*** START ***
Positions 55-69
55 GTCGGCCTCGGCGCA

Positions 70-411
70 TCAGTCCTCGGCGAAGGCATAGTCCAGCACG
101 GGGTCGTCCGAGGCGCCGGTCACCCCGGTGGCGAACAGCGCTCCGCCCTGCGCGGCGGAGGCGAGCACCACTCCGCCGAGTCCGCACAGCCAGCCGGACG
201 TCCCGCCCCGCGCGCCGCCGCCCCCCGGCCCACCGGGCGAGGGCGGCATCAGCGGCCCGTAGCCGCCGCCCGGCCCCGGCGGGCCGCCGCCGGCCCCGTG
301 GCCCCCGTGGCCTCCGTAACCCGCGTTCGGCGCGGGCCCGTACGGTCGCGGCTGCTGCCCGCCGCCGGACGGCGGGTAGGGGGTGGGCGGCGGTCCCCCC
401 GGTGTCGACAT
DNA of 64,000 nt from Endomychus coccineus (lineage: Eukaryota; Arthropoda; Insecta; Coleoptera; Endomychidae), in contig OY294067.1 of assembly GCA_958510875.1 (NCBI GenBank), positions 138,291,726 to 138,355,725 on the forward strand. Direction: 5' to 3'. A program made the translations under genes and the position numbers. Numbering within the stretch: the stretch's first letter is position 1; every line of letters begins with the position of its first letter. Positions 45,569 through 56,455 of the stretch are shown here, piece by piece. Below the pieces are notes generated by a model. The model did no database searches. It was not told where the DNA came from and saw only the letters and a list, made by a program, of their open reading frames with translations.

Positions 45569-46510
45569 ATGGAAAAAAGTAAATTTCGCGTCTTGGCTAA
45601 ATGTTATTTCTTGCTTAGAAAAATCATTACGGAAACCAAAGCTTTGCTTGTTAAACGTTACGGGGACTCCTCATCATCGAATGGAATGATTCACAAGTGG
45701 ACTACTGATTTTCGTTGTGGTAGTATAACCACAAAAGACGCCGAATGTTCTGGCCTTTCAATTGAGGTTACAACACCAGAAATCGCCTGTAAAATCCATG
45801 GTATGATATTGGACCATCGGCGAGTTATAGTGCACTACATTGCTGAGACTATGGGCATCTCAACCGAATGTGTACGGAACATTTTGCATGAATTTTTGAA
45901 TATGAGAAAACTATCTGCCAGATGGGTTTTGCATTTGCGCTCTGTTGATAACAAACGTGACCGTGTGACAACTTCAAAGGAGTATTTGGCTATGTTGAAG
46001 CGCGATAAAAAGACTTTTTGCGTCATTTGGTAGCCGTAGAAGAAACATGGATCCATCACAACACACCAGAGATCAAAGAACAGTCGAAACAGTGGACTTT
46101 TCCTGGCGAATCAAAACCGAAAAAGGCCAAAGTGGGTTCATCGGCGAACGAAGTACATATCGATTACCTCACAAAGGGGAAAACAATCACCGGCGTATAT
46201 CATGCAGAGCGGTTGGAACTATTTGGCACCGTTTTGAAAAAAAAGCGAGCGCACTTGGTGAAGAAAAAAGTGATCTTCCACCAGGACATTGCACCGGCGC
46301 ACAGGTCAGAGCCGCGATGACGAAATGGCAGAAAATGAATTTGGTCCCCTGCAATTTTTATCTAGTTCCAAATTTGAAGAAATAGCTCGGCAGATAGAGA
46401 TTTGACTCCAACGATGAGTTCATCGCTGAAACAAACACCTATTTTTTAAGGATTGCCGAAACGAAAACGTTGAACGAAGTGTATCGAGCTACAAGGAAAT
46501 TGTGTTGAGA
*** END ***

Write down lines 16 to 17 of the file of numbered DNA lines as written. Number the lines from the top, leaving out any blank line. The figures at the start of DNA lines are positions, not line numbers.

46001 CGCGATAAAAAGACTTTTTGCGTCATTTGGTAGCCGTAGAAGAAACATGGATCCATCACAACACACCAGAGATCAAAGAACAGTCGAAACAGTGGACTTT
46101 TCCTGGCGAATCAAAACCGAAAAAGGCCAAAGTGGGTTCATCGGCGAACGAAGTACATATCGATTACCTCACAAAGGGGAAAACAATCACCGGCGTATAT